Mr and Mrs Daniels had been married for forty years; happily married for most of them. How they had stayed married for so long was a mystery to everyone who knew them. They were as different as chalk and cheese. Mr Daniels was a quiet, reserved, private man. Mrs Daniels was the exact opposite. Telesales people had blacklisted the house, on account they could never get away from her once she had answered.
Somehow, they got along. Like the old adage says, opposites attract. Like Jack Spratt and his wife, they worked together, their differences fitting together like a jigsaw.
They argued, though. They argued about everything. What they watched on TV, which newspaper they read, what Mrs So-and-so down the road had called her baby. If Mr Daniels said the sky was blue, Mrs Daniels would do her best to argue that it was green and vice versa. It both amused and frustrated their close friends and family. Christmases and birthdays were events worthy of being televised. Holidays were a disaster zone.
One cold evening, in the middle of January, they sat as usual watching television.
“I was watching that.” exclaimed Mrs Daniels as Mr Daniels reached for the remote.
“I’m a woman. I can do both.”
“What am I meant to do? Twiddle my thumbs?”
“You could try finishing putting up that shelf in my sewing room.” retorted Mrs Daniels, as her needles click-clacked.
The sewing room was a particular bone of contempt. When their last child had finally left home, they had spent months arguing over how the box room should be used. Mrs Daniels had won, when she sneakily redecorated, while he was at the local hospital with an ingrowing toenail.
“Humph” was the only response she got, as Mr Daniels pulled out the newspaper, to finish his crossword.
“Mind you don’t get ink all over the cushion covers, I only washed them yesterday,” Mrs Daniels scolded, as Mr Daniels rolled his eyes.
A bright flash outside, distracted them from their current argument.
“What was that?” Mr Daniels asked, his mouth wide.
“How should I know?” snapped his wife, “Am I supposed to be psychic now?”
“Psychotic, more like.” he mumbled under his breath.
“Go and look.” she said, quickly as the unidentified light flashed again.
“I can’t go outside, I’ve got my slippers on.” He wiggled his feet to illustrate the fact.
“So have I.”
“You’re closer.” he said, giving it much thought.
“You’d really send your wife out to investigate? What if it’s something bad?”
Mr Daniels laughed. “What? Like burglars with big, fat flashlights, to make sure everyone knows they’re coming?”
“No, like aliens.” Mrs Daniels retorted, matter of factly.
“Aliens? In South Yorkshire?” Mr Daniels could barely keep a straight face. “You taken your tablets, love? I think you’re going doolally.”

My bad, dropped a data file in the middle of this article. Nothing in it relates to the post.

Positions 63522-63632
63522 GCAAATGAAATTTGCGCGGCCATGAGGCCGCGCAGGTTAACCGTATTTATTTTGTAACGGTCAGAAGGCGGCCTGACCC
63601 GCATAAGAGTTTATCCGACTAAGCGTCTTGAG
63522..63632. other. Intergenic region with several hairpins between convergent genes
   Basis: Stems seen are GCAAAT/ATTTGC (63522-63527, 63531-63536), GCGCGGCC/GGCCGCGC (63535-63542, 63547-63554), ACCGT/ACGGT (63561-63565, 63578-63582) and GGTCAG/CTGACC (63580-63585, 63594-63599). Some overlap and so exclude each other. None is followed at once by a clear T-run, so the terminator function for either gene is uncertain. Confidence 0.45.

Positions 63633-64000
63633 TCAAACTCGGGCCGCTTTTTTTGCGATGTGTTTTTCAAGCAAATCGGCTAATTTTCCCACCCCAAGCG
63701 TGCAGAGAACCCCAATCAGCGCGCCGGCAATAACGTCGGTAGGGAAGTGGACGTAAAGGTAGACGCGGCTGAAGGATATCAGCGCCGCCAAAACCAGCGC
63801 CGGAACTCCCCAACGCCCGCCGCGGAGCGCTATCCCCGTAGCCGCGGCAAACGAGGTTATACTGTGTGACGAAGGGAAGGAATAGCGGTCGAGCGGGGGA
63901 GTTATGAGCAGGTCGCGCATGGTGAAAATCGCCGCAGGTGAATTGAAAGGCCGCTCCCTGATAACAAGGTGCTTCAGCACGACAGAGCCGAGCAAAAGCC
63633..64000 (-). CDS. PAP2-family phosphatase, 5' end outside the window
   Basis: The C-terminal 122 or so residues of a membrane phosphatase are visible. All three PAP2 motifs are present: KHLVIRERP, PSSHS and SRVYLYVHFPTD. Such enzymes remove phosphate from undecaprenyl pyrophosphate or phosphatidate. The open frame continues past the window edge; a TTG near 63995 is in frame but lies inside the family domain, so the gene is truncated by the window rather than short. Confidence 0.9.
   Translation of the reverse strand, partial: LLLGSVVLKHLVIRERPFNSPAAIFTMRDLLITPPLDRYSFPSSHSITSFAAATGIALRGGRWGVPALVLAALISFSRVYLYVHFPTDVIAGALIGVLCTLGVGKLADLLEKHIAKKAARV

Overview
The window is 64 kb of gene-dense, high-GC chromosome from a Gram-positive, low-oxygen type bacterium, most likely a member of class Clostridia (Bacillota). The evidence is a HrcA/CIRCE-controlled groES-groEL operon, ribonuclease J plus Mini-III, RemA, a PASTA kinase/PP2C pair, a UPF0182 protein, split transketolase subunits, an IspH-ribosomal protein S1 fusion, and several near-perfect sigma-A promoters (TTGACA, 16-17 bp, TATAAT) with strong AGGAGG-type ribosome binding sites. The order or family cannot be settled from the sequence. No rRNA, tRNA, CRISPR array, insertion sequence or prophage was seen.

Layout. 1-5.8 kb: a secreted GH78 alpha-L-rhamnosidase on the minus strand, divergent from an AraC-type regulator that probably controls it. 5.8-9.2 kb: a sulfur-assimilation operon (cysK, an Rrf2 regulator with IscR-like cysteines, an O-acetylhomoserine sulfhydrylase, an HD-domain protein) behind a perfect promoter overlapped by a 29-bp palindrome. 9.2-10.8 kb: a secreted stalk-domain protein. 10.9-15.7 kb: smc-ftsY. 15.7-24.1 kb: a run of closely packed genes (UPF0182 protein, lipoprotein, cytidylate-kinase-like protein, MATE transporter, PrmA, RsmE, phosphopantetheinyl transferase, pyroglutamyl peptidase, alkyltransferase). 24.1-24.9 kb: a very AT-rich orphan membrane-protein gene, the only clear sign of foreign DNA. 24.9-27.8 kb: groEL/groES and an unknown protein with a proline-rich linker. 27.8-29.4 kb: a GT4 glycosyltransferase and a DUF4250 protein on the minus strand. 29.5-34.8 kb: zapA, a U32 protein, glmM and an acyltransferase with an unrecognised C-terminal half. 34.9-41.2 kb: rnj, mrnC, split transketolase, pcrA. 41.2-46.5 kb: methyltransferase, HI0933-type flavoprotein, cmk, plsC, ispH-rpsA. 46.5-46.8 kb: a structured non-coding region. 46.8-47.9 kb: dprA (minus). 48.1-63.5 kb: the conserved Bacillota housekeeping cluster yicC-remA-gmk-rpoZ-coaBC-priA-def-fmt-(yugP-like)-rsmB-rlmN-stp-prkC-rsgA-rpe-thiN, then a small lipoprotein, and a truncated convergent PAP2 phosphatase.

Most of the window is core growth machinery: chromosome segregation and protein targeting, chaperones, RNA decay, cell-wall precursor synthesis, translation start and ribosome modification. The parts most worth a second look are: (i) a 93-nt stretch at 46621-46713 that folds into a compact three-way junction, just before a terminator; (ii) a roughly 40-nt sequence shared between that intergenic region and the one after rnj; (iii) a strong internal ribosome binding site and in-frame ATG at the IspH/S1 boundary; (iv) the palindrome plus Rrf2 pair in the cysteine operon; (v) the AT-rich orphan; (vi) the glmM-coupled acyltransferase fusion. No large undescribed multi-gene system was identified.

“Go on, mock me. You won’t go though, will you?”
“I’m reading me paper.” he looked down, quickly, feigning interest in the classifieds.
“Well, I’m knitting.” She clacked her needles together harder, and louder, to drive home her point.
“You could always use your bloomin’ needles as a weapon. I can just see the front page of The Mail ‘OAP saves Planet with Knitting Needles.’” He chuckled at his own joke.
“Less of the old. Now, are you going to investigate or what?”
Mr Daniels began to laugh harder. “’Investigate’” he mocked her, “Who do you think you are, Miss flamin’ Marple?”
“Right,” she slammed down her needles and stood up, hands indignantly placed on hips. “You’ll be sorry when I’m abducted by aliens.” Flouncing from the room, she refused to look at her husband, still seething at how inconsiderate he was being.
“Don’t worry, dear, they’d soon bring you back.” he called after her, settling down into his armchair with a satisfied smile. He turned his attention back to the crossword and picked bits from his teeth with the lid of his biro.
Thirty minutes later, she hadn’t returned. Scratching his head, he decided she must be gossiping to one of the neighbours, pulling him to pieces over the garden fence. Still, he’d best go and check on her. Folding up his newspaper and placing it on the coffee table, he slipped off his comfortable slippers and slid into his boots.
Outside was deadly quiet. Eerily quiet, in fact. Making his way to next door, he was relieved to see his wife’s peppery head bobbing as she spoke. There was something odd, though. Something was casting a strange light on her face, as she moved. Tentatively, he stepped closer, his palms growing sweaty. He rubbed his eyes, barely believing what he was seeing.
There, in front of him was a spaceship. He’d never seen one before, and wasn’t generally accustomed to believing in such things, but there was no mistaking that it was a spaceship. Similarly, there was no mistaking that the beings his wife was chattering away to were aliens. Their faces shone green and their eyes bulged. They stared at his wife, with a horrified expression.
“Oh, there you are. I was just telling these lovely alien folk about that day trip we took to Cleethorpes last year…”
The tallest, and probably the leader of the group rolled his eyes and made a strange gargling sound.
Mr Daniels simply stared.
“We underestimated your powers.” spoke the alien in a robotic tone. “We are no match for your greatness. Our sources failed us.”
Mr Daniels scratched his head.
A second alien stepped forward, “We knew nothing of your Deadly Talking Woman. She is zapping our powers with her non-stop chattering.” The alien clutched at his head, as though in pain.
The first alien spoke again, “We surrender. Please do us no further harm with your incessant talking. We shall leave you in peace.”
Slowly, tentatively, they backed towards their spaceship.
As they watched the spaceship disappear into the distance, Mrs Daniels folded her arms across her bosom.
“Well, for a superior life form, they don’t seem to have many manners. How rude.”